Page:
Hawaii’s Largest Nursing Home Confirms At Least 5 New COVID-19 Cases


Hale Nani Rehabilitation and Nursing Center confirmed a small outbreak in the largest state of nursing home care with at least four residents and one staff member now testing positive for coronavirus.The company confirmed the news in a letter posted on the website of its parent company Avalon Health Care Group.

“Despite our best efforts to prevent COVID-19 from entering our facility, we can confirm that we have had a total of one staff member and four residents test positive for COVID-19,” the review said. The staff member who had been exposed to a COVID-19 case outside of Hale Nani, was first confirmed positive on June 12, and the residents are all on the same unit where the employee worked.

Residents and their caregivers first tested negative, but one of the residents later developed symptoms and was taken to hospital, testing positive, on June 14. The resident remains in hospital, while the others have been placed in solitary confinement. Two residents tested positive by 15-minute rapid COVID-19 tests, but active virus has yet to be confirmed by nasal swab tests.

“Thank God all infected individuals are completely asymptomatic and stable,” said Dr. Scott Miscovich, owner of Hawaii’s Premier Medical Group, which is conducting the trials for approximately 250 residents and nearly 550 people. “This news highlights the importance of screening for asymptomatic people in cluster settings.”

Hale Nani began testing all residents and staff for the virus on June 16. Tests will be repeated a week and two weeks later, until all are negative, Miscovich said. In the meantime, if an employee or resident has symptoms, they will be tested again immediately.

“Triggering if the measure is limited to a parish which has 17 total residents. You keep checking weekly until no positives are found so that you know how easy it is to be disease free, ”he said. “It is a respiratory virus that the bodies have never seen. Until we develop a vaccine, it will continue to spread. People shouldn’t be listening to all the myths that summer or change over time will reduce our exposure. ”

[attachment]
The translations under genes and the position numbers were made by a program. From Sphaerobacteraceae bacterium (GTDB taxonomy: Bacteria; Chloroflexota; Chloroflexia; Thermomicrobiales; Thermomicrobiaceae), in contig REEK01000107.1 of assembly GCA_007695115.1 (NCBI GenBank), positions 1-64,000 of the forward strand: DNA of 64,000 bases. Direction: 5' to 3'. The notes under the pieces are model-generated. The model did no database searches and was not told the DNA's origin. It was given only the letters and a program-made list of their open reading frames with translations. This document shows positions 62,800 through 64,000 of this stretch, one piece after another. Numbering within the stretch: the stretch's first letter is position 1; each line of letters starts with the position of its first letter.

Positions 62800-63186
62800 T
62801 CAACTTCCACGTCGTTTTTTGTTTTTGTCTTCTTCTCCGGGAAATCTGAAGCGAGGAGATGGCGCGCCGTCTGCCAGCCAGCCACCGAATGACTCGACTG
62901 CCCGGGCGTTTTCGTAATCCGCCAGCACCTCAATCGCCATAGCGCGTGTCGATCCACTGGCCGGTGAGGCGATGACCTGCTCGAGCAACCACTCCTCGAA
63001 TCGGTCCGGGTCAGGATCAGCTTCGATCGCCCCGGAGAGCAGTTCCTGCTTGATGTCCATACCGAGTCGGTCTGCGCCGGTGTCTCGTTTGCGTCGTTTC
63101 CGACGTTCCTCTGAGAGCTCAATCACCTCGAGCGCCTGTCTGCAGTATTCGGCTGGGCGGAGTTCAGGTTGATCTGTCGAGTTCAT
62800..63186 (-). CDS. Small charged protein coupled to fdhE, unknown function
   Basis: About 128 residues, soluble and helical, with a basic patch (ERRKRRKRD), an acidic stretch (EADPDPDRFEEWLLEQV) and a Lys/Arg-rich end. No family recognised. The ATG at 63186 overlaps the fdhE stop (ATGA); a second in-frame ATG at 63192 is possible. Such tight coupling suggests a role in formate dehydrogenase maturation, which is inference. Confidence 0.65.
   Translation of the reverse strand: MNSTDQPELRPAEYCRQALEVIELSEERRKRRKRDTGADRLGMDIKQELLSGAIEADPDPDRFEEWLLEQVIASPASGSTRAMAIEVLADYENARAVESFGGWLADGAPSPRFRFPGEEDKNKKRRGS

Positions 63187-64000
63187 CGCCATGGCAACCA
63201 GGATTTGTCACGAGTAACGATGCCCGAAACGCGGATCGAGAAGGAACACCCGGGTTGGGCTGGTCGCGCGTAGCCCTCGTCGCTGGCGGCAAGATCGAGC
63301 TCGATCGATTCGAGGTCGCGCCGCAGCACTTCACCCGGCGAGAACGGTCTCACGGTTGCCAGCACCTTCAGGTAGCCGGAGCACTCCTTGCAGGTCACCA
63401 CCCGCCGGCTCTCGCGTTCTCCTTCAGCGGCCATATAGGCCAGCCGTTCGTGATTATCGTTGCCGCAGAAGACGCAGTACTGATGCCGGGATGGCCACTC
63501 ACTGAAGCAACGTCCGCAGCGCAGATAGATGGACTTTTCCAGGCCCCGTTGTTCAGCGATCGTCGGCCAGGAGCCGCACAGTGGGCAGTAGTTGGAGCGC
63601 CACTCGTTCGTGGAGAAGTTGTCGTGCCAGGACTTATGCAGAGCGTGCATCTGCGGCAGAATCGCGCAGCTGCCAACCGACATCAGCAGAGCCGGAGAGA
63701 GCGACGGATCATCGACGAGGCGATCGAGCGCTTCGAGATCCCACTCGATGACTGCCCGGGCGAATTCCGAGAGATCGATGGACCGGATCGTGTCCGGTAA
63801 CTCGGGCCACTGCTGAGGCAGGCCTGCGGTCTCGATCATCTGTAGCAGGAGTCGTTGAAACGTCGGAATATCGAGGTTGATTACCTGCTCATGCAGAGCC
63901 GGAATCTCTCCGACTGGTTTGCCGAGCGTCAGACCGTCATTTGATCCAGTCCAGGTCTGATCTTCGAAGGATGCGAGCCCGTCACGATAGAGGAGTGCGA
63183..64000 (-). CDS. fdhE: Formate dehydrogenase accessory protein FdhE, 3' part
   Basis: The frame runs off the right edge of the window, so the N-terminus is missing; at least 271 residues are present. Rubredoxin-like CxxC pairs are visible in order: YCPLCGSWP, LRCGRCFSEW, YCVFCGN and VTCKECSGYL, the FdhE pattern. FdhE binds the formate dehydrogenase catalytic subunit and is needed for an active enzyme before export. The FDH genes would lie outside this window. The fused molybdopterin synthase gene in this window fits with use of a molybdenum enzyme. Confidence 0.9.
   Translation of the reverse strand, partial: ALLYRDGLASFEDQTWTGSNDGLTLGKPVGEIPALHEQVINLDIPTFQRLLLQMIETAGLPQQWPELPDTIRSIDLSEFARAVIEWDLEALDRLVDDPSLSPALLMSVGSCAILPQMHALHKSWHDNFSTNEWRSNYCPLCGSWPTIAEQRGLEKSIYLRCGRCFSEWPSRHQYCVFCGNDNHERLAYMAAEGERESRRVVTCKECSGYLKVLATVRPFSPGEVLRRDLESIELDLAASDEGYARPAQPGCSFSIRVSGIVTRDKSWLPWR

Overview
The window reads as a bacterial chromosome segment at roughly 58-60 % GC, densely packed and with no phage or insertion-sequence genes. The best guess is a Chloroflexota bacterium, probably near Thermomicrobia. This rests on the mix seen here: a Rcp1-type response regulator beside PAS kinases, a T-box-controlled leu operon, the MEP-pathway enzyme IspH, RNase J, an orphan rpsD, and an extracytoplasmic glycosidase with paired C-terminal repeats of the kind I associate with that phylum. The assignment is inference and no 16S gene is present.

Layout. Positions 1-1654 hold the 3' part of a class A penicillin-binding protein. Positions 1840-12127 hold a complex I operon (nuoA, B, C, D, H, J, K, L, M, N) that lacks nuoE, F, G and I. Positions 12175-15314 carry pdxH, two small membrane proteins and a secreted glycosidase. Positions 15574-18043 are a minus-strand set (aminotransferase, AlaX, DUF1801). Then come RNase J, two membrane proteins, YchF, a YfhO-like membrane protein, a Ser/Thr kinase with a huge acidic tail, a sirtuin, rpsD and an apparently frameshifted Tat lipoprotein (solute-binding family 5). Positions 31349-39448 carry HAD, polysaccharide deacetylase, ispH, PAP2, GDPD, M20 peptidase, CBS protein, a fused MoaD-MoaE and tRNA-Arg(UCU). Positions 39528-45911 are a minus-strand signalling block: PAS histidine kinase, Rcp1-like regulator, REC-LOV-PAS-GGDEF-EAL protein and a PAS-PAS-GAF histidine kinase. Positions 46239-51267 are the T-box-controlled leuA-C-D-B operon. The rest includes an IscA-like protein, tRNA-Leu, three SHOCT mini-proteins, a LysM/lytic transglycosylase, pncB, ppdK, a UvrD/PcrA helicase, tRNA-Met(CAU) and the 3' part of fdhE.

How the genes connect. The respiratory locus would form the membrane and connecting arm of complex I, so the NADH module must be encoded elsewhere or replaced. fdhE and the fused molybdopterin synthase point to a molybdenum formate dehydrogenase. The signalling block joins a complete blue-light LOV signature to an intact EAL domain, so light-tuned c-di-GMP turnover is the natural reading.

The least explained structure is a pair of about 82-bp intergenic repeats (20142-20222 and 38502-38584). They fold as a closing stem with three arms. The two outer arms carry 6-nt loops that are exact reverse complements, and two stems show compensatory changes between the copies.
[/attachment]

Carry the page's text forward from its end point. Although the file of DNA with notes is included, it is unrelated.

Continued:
The Ministry of Health said it is working on a surveillance plan and is working with all 48 long-term care facilities over the course of five months on the infection control coronavirus and mitigation strategies.

“The most important thing we can do to prevent COVID-19 outbreaks in nursing homes is so that the facilities are implementing proven infection control procedures”, including wearing medical masks , as well as screening residents and staff for frequent symptoms of disinfection and minimizing floating health care workers, said the HEALTH department spokesperson for Janice Okubo. “Unfortunately, not all clusters are avoidable, but having his infection control strategies in place can reduce the frequency and extent of COVID-19 clusters in nursing homes.”

Hale Nani said he is screening all individuals before they enter the facility. If they report signs of the coronavirus, they are sent home. The establishment is only allowing essential visitors or suppliers to sign on a case-by-case basis.

In addition, staff and visitors should wear personal protective equipment.

“We are working diligently to limit the spread of the virus to other residents of the facility,” the administration said. “We will continue to implement the directions that have been provided by the Centers for Disease Prevention and Control, the Centers for Medicare and Medicaid Services and the State of Health Departments as we fight to have our residents and security personnel. ”

Meanwhile, Maunalani Nursing & Rehabilitation Center, said a COVID-19-positive employee who is not involved in patient care is at home with no breathing problems. The center requires a negative coronavirus test result before the individual can return to work. All employees and residents in the 100-bed facility were offered free COVID-19 tests, and all returned negative, said Sai Chantavy, chief executive officer of Maunalani. HRD was also investigating two positive cases among workers at another long-term care facility Oahu, Kalakaua Jardins.

“The tests are not going to keep the virus from walking into the door,” Chantavy said. “The installation of warnings from their staff as well as from the community that everyone is vulnerable during this pandemic.”

Hawaii recorded five new cases of coronavirus on Wednesday – four on the island of Oahu and on the Big Island, bringing the scale of the total state of infections since the beginning of the epidemic of 744. The state of number of new COVID-19 cases so far in June 96 has already doubled the total of 45 new cases registered in May. Of the more than 63,243 coronavirus tests performed to date by state and clinical laboratories, approximately 1.2% have been positive.

As of today, 88 infections in Hawaii are active with a total of 639 patients now considered recovered since the start of the epidemic in February. The state of the coronavirus death count remained unchanged at 17.


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